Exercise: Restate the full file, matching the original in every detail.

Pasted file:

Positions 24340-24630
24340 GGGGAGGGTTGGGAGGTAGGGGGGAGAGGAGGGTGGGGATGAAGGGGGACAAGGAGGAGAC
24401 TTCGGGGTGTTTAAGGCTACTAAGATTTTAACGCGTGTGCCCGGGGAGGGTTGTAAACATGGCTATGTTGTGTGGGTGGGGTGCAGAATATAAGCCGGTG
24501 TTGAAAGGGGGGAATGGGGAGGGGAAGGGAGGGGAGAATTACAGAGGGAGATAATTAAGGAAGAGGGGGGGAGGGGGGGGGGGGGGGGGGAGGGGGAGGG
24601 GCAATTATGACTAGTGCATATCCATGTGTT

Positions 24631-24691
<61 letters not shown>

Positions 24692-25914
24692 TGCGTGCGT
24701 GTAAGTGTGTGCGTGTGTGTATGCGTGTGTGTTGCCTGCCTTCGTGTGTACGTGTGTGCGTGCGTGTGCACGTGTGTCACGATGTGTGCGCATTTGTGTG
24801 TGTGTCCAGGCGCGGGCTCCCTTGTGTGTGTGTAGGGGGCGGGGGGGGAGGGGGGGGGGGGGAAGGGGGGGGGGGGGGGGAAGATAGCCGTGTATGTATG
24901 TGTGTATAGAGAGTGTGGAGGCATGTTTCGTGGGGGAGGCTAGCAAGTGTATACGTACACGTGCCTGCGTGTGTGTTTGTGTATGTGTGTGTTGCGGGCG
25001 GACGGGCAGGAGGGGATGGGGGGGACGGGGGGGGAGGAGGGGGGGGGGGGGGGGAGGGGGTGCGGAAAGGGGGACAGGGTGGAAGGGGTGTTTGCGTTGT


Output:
Positions 24340-24630
24340 GGGGAGGGTTGGGAGGTAGGGGGGAGAGGAGGGTGGGGATGAAGGGGGACAAGGAGGAGAC
24401 TTCGGGGTGTTTAAGGCTACTAAGATTTTAACGCGTGTGCCCGGGGAGGGTTGTAAACATGGCTATGTTGTGTGGGTGGGGTGCAGAATATAAGCCGGTG
24501 TTGAAAGGGGGGAATGGGGAGGGGAAGGGAGGGGAGAATTACAGAGGGAGATAATTAAGGAAGAGGGGGGGAGGGGGGGGGGGGGGGGGGAGGGGGAGGG
24601 GCAATTATGACTAGTGCATATCCATGTGTT

Positions 24631-24691
<61 letters not shown>

Positions 24692-25914
24692 TGCGTGCGT
24701 GTAAGTGTGTGCGTGTGTGTATGCGTGTGTGTTGCCTGCCTTCGTGTGTACGTGTGTGCGTGCGTGTGCACGTGTGTCACGATGTGTGCGCATTTGTGTG
24801 TGTGTCCAGGCGCGGGCTCCCTTGTGTGTGTGTAGGGGGCGGGGGGGGAGGGGGGGGGGGGGAAGGGGGGGGGGGGGGGGAAGATAGCCGTGTATGTATG
24901 TGTGTATAGAGAGTGTGGAGGCATGTTTCGTGGGGGAGGCTAGCAAGTGTATACGTACACGTGCCTGCGTGTGTGTTTGTGTATGTGTGTGTTGCGGGCG
25001 GACGGGCAGGAGGGGATGGGGGGGACGGGGGGGGAGGAGGGGGGGGGGGGGGGGAGGGGGTGCGGAAAGGGGGACAGGGTGGAAGGGGTGTTTGCGTTGT